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J Biol Chem. 1990 Jan 5;265(1):26-33.

Isolation of temperature-sensitive cell cycle mutants from mouse FM3A cells. Characterization of mutants with special reference to DNA replication.

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Department of Physiological Chemistry, Faculty of Pharmaceutical Sciences, University of Tokyo, Japan.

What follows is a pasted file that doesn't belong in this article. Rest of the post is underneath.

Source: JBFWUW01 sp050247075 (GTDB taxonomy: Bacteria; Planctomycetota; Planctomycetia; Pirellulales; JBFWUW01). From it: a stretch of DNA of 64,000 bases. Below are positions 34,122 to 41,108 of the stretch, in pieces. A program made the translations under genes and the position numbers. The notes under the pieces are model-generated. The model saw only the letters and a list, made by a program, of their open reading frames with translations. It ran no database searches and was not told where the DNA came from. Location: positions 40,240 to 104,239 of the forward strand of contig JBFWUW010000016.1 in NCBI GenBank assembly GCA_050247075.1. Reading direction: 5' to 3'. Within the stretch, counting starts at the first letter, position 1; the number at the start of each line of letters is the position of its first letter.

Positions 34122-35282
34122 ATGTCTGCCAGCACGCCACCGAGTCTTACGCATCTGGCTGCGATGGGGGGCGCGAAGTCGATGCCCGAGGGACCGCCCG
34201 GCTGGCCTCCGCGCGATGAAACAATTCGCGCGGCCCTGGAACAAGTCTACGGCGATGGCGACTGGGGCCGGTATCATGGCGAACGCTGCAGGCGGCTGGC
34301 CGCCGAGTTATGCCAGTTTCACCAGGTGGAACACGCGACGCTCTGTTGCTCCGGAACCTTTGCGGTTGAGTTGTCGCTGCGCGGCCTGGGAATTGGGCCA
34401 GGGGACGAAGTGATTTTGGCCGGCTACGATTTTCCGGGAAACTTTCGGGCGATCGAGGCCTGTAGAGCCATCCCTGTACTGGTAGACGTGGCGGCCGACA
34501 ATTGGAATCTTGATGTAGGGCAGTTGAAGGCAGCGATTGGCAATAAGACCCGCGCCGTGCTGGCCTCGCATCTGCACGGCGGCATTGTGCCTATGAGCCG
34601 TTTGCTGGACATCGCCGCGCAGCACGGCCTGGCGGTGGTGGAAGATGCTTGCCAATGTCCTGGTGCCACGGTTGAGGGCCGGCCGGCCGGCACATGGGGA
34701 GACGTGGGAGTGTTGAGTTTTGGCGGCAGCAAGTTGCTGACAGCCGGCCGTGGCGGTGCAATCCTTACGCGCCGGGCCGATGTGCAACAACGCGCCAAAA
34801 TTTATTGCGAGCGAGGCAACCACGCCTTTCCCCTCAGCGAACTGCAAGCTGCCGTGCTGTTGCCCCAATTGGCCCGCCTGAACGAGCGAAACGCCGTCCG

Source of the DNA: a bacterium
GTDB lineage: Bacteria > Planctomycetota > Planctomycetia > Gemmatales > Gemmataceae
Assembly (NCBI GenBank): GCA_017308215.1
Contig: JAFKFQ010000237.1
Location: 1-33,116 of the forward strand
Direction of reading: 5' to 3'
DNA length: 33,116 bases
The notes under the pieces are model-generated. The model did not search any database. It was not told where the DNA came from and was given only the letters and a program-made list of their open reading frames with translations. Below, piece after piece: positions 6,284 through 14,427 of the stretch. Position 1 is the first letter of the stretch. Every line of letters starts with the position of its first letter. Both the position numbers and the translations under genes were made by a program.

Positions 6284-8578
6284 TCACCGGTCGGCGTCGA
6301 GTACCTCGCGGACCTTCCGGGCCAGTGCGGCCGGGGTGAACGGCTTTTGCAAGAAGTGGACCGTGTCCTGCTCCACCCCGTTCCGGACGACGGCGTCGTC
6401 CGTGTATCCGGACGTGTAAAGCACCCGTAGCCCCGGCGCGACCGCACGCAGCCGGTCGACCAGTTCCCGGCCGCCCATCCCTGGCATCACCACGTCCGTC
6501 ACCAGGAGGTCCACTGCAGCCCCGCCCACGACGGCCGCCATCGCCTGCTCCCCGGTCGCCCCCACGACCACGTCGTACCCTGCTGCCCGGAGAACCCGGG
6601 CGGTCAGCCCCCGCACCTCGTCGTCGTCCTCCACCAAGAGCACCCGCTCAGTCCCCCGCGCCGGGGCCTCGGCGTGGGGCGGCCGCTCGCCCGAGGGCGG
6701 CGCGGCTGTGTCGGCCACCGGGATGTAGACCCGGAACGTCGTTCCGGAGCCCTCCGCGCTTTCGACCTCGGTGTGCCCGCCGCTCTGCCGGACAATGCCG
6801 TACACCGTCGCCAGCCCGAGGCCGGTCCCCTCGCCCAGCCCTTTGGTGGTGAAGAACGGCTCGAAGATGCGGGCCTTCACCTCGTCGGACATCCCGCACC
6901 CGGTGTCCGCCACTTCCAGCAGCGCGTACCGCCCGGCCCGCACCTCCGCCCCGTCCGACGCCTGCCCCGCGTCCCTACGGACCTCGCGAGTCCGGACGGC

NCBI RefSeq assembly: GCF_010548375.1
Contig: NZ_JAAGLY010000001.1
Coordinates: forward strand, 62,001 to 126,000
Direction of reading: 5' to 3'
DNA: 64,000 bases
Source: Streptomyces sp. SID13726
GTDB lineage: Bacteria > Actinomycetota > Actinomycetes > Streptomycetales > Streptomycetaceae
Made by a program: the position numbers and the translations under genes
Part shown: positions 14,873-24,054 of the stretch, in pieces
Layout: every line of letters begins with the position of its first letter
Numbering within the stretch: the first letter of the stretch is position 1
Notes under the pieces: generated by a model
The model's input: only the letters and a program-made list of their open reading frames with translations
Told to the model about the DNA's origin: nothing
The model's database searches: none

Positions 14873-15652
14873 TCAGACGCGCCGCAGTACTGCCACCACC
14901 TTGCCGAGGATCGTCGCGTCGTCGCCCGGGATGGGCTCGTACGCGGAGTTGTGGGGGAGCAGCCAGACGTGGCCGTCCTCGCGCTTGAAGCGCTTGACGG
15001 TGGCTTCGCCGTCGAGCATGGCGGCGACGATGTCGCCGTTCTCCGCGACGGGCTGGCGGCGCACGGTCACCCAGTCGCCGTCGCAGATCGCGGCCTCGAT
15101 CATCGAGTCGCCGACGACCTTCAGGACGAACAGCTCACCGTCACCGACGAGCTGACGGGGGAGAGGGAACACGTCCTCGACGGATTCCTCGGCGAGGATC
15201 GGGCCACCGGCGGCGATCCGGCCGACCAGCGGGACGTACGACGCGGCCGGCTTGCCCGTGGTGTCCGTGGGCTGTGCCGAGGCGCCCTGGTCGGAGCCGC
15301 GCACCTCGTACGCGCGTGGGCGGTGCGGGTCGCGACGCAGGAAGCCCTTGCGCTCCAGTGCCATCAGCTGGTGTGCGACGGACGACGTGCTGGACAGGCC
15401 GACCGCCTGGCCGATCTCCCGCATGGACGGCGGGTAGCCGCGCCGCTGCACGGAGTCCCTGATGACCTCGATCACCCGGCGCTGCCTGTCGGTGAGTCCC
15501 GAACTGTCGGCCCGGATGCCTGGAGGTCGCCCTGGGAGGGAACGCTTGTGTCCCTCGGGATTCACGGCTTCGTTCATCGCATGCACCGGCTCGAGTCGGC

A large number of mutants that are temperature sensitive (ts) for growth have been isolated from mouse mammary carcinoma FM3A cells by an improved selection method consisting of cell synchronization and short exposures to restrictive temperature. The improved method increased the efficiency of isolating DNA ts mutants, which showed a rapid decrease in DNA-synthesizing ability after temperature shift-up. Sixteen mutants isolated by this and other methods were selected for this study. Flow microfluorometric analysis of these mutants cultured at a nonpermissive temperature (39 degrees C) for 16 h indicated that five clones were arrested in the G1 to S phase of the cell cycle, six clones were in the S to G2 phase, and two clones were arrested in the G2 phase. The remaining three clones exhibited 8C DNA content after incubation at 39 degrees C for 28 h, indicating defects in mitosis or cytokinesis. These mutants were classified into 11 complementation groups. All the mutants except for those arrested in the G2 phase and those exhibiting defects in mitosis or cytokinesis showed a rapid decrease in DNA synthesis after temperature shift-up without a decrease in RNA and protein synthesis. The polyomavirus DNA cell-free replication system, which consists of polyomavirus large tumor antigen and mouse cell extracts, was used for further characterization of these DNA ts mutants. Among these ts mutants, only the tsFT20 strain, which contains heat-labile DNA polymerase alpha, was unable to support the polyomavirus DNA replication. Analysis by DNA fiber autoradiography revealed that DNA chain elongation rates of these DNA ts mutants were not changed and that the initiation of DNA replication at the origin of replicons was impaired in the mutant cells.

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